Patel said the SA Reserve Bank “has done some interesting work in this regard. Through the presidential authority that regulates banks they are finding that we’ve failed to count not only the historical costs associated with the profits that get generated from commercial balance sheets, but that these are at risk if they don’t start factoring in what the future costs associated with those risks are.

“We must mainstream the conversation from being good to the environment to getting people to understand that in all of our business operating models, in our existing income statements, in our collective balance sheets, is sitting a huge risk which no one has been able to quantify.

“We should start small, as we do with just energy transition projects. It sits outside the parameters that the financial system understands. We must begin advocacy. Yes, continuing to cry to save the whales, but more importantly advocacy that becomes smarter, that becomes much more tailored and pinpointed, to identify where the risk spots are, where the financial crises might sit and where their source is, and beginning to persuade them that they need to start fundamentally change the way in which they operate and pay attention to externalities.”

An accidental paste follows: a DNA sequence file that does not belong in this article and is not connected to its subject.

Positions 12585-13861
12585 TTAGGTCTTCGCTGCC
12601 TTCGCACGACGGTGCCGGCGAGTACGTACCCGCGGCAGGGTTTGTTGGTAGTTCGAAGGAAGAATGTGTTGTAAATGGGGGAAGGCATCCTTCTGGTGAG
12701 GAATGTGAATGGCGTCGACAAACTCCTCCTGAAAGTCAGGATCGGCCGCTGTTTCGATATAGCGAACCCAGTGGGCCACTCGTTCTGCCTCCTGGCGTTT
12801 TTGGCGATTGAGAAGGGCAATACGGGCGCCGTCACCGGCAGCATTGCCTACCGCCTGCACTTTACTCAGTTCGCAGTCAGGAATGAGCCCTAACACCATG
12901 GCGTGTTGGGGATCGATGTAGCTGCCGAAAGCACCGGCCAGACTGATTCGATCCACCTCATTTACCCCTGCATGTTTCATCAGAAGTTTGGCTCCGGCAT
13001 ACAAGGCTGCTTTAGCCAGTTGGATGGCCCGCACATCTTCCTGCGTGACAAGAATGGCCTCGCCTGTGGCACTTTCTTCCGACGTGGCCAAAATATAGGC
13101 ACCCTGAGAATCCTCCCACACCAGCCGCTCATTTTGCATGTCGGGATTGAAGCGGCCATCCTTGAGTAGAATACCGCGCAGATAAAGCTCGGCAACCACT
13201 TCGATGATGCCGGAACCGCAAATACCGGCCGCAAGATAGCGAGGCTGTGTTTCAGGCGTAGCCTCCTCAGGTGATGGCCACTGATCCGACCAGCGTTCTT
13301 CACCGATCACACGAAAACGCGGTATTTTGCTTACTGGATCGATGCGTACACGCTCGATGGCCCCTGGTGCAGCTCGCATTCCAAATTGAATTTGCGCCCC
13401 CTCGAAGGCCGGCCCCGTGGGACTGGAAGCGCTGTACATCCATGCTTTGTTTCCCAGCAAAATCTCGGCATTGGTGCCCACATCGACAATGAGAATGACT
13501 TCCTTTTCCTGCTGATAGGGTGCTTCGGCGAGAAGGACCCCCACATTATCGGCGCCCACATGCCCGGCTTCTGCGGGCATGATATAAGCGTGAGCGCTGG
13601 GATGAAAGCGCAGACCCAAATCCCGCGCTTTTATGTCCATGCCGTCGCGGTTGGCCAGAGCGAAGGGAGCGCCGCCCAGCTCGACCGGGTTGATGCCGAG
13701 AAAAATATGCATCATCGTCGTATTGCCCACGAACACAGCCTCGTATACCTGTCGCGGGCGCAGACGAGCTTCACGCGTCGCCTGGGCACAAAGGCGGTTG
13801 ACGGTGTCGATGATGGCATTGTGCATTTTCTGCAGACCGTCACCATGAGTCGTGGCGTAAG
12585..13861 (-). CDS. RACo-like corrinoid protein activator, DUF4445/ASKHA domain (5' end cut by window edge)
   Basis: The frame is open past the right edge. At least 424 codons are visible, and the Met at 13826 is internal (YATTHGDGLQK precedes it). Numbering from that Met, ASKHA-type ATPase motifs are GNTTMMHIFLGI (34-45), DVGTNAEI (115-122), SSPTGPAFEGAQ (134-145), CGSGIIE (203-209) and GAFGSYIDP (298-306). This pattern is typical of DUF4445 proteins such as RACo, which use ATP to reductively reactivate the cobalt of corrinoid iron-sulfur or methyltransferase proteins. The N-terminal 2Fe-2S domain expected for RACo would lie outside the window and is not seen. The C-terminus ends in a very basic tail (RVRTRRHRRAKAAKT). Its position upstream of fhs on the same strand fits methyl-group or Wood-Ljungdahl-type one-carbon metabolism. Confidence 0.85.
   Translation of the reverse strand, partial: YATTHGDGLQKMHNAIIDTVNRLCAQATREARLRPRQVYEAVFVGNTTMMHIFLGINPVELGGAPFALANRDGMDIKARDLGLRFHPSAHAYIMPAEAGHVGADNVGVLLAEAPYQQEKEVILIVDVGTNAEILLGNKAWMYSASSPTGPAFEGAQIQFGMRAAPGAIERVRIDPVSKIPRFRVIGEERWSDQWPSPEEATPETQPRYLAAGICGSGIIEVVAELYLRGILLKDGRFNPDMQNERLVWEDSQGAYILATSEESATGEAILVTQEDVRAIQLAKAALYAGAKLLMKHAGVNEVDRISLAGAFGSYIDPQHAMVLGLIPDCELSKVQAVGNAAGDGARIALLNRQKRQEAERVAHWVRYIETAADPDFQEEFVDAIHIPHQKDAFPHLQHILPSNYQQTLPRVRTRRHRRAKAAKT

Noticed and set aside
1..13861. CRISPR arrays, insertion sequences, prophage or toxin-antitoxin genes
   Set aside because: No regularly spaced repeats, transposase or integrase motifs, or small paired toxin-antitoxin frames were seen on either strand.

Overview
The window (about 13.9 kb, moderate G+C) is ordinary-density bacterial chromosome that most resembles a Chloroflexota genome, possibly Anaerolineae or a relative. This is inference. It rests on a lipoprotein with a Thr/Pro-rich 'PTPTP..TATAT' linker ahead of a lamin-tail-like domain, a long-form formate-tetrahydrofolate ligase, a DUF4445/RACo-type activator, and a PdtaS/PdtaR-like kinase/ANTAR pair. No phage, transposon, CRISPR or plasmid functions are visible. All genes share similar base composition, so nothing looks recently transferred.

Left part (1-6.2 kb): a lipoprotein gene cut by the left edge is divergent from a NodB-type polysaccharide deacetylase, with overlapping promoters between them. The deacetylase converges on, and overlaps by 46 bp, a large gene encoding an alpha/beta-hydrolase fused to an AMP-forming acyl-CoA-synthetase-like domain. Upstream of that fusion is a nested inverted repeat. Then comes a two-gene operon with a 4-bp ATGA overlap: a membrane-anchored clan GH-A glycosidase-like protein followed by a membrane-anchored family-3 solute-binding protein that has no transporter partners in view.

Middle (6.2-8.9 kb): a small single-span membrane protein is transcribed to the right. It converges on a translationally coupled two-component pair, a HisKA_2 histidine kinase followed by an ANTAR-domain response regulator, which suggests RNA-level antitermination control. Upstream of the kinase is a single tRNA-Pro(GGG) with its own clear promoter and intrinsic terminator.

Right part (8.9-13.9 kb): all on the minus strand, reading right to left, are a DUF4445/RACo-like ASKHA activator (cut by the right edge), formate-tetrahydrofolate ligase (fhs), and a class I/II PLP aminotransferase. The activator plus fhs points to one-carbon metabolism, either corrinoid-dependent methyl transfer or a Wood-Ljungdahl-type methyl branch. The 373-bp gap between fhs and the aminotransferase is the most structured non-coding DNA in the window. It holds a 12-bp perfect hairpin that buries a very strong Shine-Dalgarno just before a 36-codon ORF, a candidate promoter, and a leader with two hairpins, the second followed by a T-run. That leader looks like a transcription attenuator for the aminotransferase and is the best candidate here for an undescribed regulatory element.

Selomane added “we are not interested in biodiversity for its own sake”, because it provides a range of ecological services, in tangible objects in households, but also in provisioning of for example water, and also in climate regulation.” These services flow into businesses, into households, into national balance sheets.

Olivia Adhiambo said ”the conversation is about how the financial sector is driving environmental solutions, as opposed to being a driver of environmental degradation”. She said her company “is focused on forest conservation and we use market-based solutions to enhance forest conservation. One of the tools we use is REDD+ (Reducing emissions from deforestation and forest degradation). It has transformed communities. It tries to understand the drivers of deforestation. Communities directly depend on forests for their daily livelihoods. Whether we want to admit it or not communities will always harvest resources from forest and any other natural resource for that matter.